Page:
Oscar Droege, master of woodcuts

Just look at these pictures! DroegI could look at Ocar Droege’s work all day.

There’s not a great deal of information available online about Droege; it seems he was based in his native Germany, but during his life he travelled around Europe by bicycle and sailing boat. He was an active artist from the early C20th, fought in the Second World War and was taken captive by the Russians. He died in 1983.

I find that Droege’s images combine the best aspects of both graphic design and fine art. The scenes he chooses have a timeless appeal, the reflections and composition are exquisite and the colours are deliciously luminous. For me, his trees in particular have the most attractive delicacy.

So, it seems marvellous that these are prints, created from woodcuts, rather than painted. I can only imagine the skill, planning and years of practice it must take to be able to produce this kind of image.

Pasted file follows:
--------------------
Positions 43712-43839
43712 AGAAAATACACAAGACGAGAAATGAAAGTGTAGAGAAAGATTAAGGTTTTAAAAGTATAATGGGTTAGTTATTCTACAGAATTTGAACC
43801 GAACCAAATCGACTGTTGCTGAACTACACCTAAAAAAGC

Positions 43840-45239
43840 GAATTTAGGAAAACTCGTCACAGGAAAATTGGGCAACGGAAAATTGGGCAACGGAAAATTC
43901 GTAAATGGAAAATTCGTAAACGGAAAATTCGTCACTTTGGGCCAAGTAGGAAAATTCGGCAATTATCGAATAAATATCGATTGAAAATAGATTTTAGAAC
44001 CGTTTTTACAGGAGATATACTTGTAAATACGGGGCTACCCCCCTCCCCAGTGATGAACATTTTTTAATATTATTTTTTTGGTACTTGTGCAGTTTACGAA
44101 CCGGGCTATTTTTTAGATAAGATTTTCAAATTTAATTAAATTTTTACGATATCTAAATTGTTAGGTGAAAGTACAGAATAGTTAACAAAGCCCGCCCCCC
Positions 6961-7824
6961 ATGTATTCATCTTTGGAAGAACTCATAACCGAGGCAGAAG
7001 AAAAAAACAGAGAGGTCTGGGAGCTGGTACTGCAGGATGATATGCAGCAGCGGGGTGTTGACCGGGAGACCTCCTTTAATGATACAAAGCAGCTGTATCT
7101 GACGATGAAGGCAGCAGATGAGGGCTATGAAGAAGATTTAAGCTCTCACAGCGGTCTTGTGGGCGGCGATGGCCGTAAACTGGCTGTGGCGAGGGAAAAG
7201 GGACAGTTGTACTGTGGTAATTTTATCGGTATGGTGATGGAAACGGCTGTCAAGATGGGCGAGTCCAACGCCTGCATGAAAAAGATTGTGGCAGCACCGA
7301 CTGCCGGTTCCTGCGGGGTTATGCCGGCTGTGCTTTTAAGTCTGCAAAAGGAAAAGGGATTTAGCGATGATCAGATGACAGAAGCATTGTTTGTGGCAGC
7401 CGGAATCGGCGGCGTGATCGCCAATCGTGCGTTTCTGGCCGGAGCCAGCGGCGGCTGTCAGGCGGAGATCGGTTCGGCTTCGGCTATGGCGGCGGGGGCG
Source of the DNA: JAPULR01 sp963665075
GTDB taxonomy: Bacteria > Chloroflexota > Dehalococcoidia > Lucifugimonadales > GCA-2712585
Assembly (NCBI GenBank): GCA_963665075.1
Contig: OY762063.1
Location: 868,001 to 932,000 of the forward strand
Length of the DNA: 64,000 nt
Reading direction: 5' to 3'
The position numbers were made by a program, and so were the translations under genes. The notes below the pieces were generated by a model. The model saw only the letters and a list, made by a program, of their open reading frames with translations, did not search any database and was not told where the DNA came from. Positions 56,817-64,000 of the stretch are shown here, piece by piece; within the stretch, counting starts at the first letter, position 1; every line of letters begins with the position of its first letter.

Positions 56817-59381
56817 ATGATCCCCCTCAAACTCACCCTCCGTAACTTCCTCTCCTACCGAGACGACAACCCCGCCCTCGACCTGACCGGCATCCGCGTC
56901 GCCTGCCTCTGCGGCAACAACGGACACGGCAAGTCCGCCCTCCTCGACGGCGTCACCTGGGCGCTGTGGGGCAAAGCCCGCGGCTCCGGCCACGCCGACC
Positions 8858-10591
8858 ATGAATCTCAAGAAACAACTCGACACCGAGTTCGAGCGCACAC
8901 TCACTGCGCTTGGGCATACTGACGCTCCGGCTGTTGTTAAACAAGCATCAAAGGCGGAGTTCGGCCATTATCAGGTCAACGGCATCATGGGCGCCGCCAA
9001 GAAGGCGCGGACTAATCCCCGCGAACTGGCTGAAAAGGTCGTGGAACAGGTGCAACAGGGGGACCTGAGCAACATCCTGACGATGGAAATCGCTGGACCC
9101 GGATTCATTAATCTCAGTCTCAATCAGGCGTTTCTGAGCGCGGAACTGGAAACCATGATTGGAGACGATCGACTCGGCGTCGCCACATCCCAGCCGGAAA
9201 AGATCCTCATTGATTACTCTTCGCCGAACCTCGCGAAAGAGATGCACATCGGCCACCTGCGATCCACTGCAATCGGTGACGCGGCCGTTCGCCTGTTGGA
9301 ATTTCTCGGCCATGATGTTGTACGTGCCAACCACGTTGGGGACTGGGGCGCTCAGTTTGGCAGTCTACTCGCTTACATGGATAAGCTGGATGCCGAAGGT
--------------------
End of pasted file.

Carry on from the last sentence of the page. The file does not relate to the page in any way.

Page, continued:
Why aren’t woodcuts like these valued more highly?

(images sourced from Google Images)

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12 thoughts on “Oscar Droege, master of woodcuts

  1. I’ve never heard of Droege (but then I am a bit illiterate as far as art history is concerned). These images gel perfectly with me…they’re tonal/near monochrome, a style which I have a particular fondness for. It’s funny how people place enormous value on some blobby piece of art but fail to see the painstaking craftsmanship in something like woodcuts. Maybe people don’t value them because they’re not coloured; unfortunately in the age of technicolor the beauty of tonal work has been rather ignored. I must look for more of this chap’s work, I like what I see.

    Liked by 1 person

    • A quick Google should give more images Chris… I’m so glad you like them. I think his work is fab. We’re lucky enough to have one of his prints (Birches) which we got at a local auction (very cheaply, due to it being rather foxed), and it’s one of my favourites. His prints don’t make very much money (in art world terms) even when they’re in great condition.

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    • Ah, but prints have a beauty and charm all of their own, and from a commercial point of view are a MUCH more savvy investment of time… that’s a win-win, I’d say. Keep ’em coming! πŸ™‚

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